HAVERTOWN, Pennsylvania (WPVI) -- Retired Army Major Patrick Creed served in Iraq and is a Bronze Star recipient.
The veteran from Havertown, Delaware County laced up his combat boots again, but this time to fight on the front lines in Ukraine.
"I was terrified," he said, describing what it was like on the ground.
He spent 70 days fighting as a volunteer with the Ukrainian Foreign Legion and says this was unlike anything he ever experienced.
Creed says they were supplied with aged weapons and didn't have nearly enough ammunition.
"We were given weapons from the Cold War that were as old as me and some of them older than us. We didn't have as much ammo as we needed, the Russians had more equipment. When the siren goes off, you're already in your uniform. You jump to your feet like a firefighter, pull your boots on, and your body armor, grab your bag and rifle and run. It's this meat grinder that's coming across the country with no regard for the human life or anything else," explained Creed.
Outgunned by the Russian forces at almost every turn, Creed described the horror he witnessed:
"You could hear artillery every night. Every day it was like a thunderstorm. If you stopped and listened, you could hear it. We saw cruise missiles, jets flying over at supersonic speeds. You could see the flashes."
The State Department has announced that three Americans are reported missing in Ukraine.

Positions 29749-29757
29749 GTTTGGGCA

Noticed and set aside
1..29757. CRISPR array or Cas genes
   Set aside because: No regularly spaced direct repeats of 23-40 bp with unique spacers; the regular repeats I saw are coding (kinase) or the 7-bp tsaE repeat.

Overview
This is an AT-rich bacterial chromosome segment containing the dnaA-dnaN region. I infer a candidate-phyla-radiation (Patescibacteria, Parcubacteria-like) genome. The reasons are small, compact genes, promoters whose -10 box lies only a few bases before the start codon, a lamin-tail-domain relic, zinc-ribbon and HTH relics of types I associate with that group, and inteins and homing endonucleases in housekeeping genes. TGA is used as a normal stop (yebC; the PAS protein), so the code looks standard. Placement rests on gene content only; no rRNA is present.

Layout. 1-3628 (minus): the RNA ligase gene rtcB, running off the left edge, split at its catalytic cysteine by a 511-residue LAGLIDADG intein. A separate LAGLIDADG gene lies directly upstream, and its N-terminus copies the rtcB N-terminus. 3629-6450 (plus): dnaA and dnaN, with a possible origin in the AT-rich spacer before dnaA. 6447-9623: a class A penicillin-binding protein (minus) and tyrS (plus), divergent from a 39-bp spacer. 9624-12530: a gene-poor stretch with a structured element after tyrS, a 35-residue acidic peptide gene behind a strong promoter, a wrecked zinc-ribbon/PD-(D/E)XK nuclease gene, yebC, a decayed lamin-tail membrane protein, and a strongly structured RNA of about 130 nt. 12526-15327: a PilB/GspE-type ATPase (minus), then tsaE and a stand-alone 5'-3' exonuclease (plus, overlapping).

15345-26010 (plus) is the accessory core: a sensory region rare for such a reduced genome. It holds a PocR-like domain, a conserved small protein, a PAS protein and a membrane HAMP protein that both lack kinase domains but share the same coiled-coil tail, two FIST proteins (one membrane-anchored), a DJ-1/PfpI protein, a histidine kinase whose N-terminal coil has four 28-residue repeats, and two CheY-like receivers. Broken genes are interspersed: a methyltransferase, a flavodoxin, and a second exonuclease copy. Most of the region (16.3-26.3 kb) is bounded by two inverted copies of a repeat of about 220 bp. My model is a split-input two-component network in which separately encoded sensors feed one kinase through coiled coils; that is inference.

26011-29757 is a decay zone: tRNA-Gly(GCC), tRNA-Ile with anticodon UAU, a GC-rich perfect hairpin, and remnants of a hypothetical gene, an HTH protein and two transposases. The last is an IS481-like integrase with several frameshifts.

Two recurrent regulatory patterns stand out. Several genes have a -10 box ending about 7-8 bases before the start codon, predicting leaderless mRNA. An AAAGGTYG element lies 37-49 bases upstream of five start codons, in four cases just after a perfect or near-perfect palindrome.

Videos are circulating on Russian media appearing to show two Americans who were fighting alongside Ukrainian forces, now in Russian custody. The third American, Creed says, was in his unit.
"Grady Kurpasi is a retired Marine major, saw him every day. I worked with him. He was another one of the smart guys who planned. I knew him as a very serious guy," said Creed.
The last time he saw Kurpasi was the day he went missing.
Creed fought alongside people from all over the world, aligned in one mission: to help the people of Ukraine and stop Russian troops.
"These people did nothing to start this war, they were attacked. When you see pictures of houses, none have insurance, nothing is going to get rebuilt. All those vehicles burned out, they are gone. All those people who lost everything, it's forever kind of gone," said Creed.
When asked if Creed would do it again, he said: "Absolutely. I'm embarrassed that I didn't do more. My team is still there fighting hard. I hope I can go back and figure out a way to help some more."